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I spent much of the week ruminating on the situation in Murrieta, California. I was on the ground, and I watched as passion took the streets and both sides shouted their case to whomever would listen. I learned a lot.

I learned that pretty much everyone loves children, but children are easy to love. For me, that has never been a challenge. The challenge is loving them by action, not feeling. Human traffickers charging $5,000 bring children across the border. While some die, others are raped, and all are robbed of growing up in their family of origin. That doesn’t seem loving to me. That same $5,000 spent to get them here from their own countries could feed a child and their entire family in the country of their birth for a lifetime. In fact, $5,200 a year is the per capita GDP in Guatemala.

I learned that history repeats itself no matter how hard those of us who see the nightmare bang our heads against the wall, trying to warn others. I only ever have to remember the words of Adolf Hitler in “Mein Kampf”: “The state must declare the child to be the most precious treasure of the people. As long as the government is perceived as working for the benefit of the children, the people will happily endure almost any curtailment of liberty and almost any deprivation.”

Order Gina Loudon’s book “Ladies and Gentlemen: Why the Survival of Our Republic Depends on the Revival of Honor” – how atheism, liberalism and radical feminism have harmed the nation.

I learned that some of those who stood across the road from each other at the protests agree on enough to start a dialogue that could be very productive, revolutionary even.

I learned that many of those who stood across the road from the conservative side at the protest 1) think Obama is doing a horrible job and wish he was gone, 2) really love liberty and 3) really were there because they were concerned for the children on the buses.

I learned that both sides can dialogue rationally, when they try. I invited two of the women I met on the other side of the street to come on my show and talk some more. I thought what they said had merit, though I disagree with them regarding tactics.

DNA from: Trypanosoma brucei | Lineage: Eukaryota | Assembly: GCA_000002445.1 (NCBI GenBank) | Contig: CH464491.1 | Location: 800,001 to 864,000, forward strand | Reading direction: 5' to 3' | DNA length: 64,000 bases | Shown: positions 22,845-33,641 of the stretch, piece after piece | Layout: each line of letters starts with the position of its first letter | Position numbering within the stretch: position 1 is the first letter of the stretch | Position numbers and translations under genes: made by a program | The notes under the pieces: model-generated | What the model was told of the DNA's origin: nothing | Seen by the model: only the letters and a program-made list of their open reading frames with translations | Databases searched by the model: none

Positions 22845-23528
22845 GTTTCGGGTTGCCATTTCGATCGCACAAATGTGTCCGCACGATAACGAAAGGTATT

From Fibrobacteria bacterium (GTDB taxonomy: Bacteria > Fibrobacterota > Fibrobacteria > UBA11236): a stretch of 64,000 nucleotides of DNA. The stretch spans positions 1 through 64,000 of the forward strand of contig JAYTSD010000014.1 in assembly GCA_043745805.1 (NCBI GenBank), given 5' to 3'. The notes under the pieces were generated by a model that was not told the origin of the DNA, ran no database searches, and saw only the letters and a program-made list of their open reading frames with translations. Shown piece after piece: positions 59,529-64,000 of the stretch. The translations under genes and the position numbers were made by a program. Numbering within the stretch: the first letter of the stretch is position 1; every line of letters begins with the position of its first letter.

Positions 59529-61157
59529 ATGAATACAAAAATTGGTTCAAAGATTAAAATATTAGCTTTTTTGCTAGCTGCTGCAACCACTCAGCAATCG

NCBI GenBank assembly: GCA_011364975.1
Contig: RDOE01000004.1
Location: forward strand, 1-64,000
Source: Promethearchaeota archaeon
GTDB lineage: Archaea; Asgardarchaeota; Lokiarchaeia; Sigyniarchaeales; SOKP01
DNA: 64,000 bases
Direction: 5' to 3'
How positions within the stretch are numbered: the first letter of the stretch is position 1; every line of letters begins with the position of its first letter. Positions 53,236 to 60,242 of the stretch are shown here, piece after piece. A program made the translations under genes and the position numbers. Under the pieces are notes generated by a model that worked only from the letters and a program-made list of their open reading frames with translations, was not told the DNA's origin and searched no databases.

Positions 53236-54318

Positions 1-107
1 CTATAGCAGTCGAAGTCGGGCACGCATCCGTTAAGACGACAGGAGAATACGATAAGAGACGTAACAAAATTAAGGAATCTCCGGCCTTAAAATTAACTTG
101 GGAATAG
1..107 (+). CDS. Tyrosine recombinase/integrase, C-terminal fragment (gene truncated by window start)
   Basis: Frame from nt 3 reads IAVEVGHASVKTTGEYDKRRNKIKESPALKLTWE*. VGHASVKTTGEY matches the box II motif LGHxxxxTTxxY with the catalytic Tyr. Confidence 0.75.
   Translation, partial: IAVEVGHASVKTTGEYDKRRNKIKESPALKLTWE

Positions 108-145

I learned that these issues are complex, and they require complex thought. I found myself cringing when women and children, whom in my opinion are probably victims of drug lords and traffickers, were called hurtful names by some on my own side of this issue. It is true, they should not be here, and in my opinion, this disgraceful administration is in full force Cloward Piven’s assault on our country. But that doesn’t mean we have to stoop as low as those on the other side will in calling them somehow “inhuman.”

I learned that some of the worst political pontificators can really suddenly care “about the children” when it suits them. I question the sincerity of those who claim compassion for the children among the illegal hoards but “forget” to love the thousands of babies that are killed every day in this country. It is “We the People” vs. “They the Elite” now, more than ever. And We the People stood in the 110-degree heat to protest for our liberty. While on opposite sides, all seemed equally in opposition to the imperial actions by the current administration.

Despite good will on both sides, I learned that the Brown Beret insurgents are misogynistic, disgusting hypocrites with an IQ low enough to trip over. The face-covering cowards are only concerned about their political agenda: Destroying the U.S. They couldn’t care less if innocent children get sick or die in the process. They are in good company with the political elite on both sides of the aisle in Washington, D.C.

I learned the finer points of compassionate conservatism, and how complicated it can be to stay honest amidst political passions. It is right to feed and love the children while they are in our stewardship, but it is right to send them home for so many reasons: 1) It is wrong for them. Those who stay will see very little of the American dream they were promised by traffickers, if they survive, sadly. 2) It is wrong for the impoverished children in low-income neighborhoods, who will be exposed to the treatment-resistant diseases brought across the border, including tuberculosis, scabies, lice and perhaps H1N1 and swine flu. Let’s not kid ourselves that any of these dropped children will be in the neighborhoods of Barack Obama, John Boehner or Nancy Pelosi. 3) It is wrong for those who wait, and have waited to legally immigrate.

I adopted a son of Hispanic descent who also happens to have Down Syndrome. He is the heart of my family and much of the reason for my activism. If the diseases that the immigrant children are spreading (more than 100 sick children already released into the community where I live), realistically, it could kill a child like my Samuel. I am not being selfish. I am saying that maybe your compassion is screwing my compassion, but that doesn’t make me any less compassionate. It also happens that your version of compassion is illegal.

I don’t appreciate being called a “racist” over and over because my road to compassion is different than the emotional, reactionary one of so many out there who, in my opinion, aren’t thinking long term in their actions at this moment. As parents, we are often called to resist an immediate need for that which is better for our child in the long run. We are often called to refrain from emotion, and act with rational intention even when it kills us to do it.

That’s my view of compassion. It’s a state of mind.

 

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